The first reason had to do with signals exchanged between the plane and an Inmarsat satellite. On the night of March 8, 2014, 40 minutes after takeoff, MH370 suddenly went electronically dark over the South China Sea. Every form of communication it had with the outside world was turned off. The plane then pulled a 180, flew back over peninsular Malaysia, headed up the Malacca Strait, and disappeared from radar.

Then, surprisingly, three minutes later, it began communicating again. A piece of equipment in the back of the plane called the Satellite Data Unit (SDU) sent a log-on request to an Inmarsat satellite perched in a geosynchronous orbit high above the Indian Ocean. For the next six hours, the SDU stayed in contact, automatically sending intermittent pings that were automatically recorded by Inmarsat computers on the ground.

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How We Know Where MH370 Went

DSTG report 1

One of the most misunderstood insights into the riddle of MH370 is how the plane’s final path can be derived from Inmarsat BTO data alone.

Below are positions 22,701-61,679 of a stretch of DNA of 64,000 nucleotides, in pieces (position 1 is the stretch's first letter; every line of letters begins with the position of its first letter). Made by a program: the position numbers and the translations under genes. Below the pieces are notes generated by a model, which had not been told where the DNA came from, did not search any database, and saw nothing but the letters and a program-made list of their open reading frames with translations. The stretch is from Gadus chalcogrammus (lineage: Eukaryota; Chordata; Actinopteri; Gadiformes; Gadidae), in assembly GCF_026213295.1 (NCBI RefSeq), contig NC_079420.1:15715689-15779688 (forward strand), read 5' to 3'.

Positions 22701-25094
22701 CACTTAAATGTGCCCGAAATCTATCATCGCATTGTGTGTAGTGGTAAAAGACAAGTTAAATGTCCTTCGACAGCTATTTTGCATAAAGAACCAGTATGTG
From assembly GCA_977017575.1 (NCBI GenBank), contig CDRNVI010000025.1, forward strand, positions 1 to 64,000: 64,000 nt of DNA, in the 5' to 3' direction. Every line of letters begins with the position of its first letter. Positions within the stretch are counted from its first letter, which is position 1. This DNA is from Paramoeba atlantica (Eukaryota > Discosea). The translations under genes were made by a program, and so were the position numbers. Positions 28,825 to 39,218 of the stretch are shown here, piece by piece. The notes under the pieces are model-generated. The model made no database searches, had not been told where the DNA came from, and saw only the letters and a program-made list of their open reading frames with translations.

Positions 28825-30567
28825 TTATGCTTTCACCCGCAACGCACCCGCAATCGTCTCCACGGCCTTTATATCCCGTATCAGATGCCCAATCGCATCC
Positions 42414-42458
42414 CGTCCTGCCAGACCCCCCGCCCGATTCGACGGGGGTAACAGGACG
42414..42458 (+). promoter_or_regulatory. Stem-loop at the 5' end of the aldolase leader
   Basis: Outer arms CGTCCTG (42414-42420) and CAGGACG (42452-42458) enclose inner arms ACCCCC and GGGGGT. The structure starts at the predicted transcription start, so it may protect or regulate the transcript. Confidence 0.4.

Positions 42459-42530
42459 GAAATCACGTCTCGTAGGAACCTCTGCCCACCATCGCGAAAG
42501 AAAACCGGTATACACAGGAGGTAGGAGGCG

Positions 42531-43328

Recall that the data, which was generated after someone on board caused the Satellite Data Unit (SDU) to re-logon to the Inmarsat Satellite 3F-1 over the Indian Ocean at 18:25, comes in two flavors. The first, the Burst Timing Offset (BTO) data, reveals how far the plane is from the satellite at a given time. This can be mathematically converted into a set of “ping rings” along which the plane must have been at a given time. The BTO data is very well understood and fairly precise, providing an accuracy of within 10 km.

The second, the Burst Frequency Offset (BFO) data, is more more complicated and much fuzzier than the BTO data; its inherent uncertainties are equivalent to a position error of hundreds of miles. It doesn’t have a single physical correlate but is related to how fast a plane is going, what direction it is headed, and where it is located.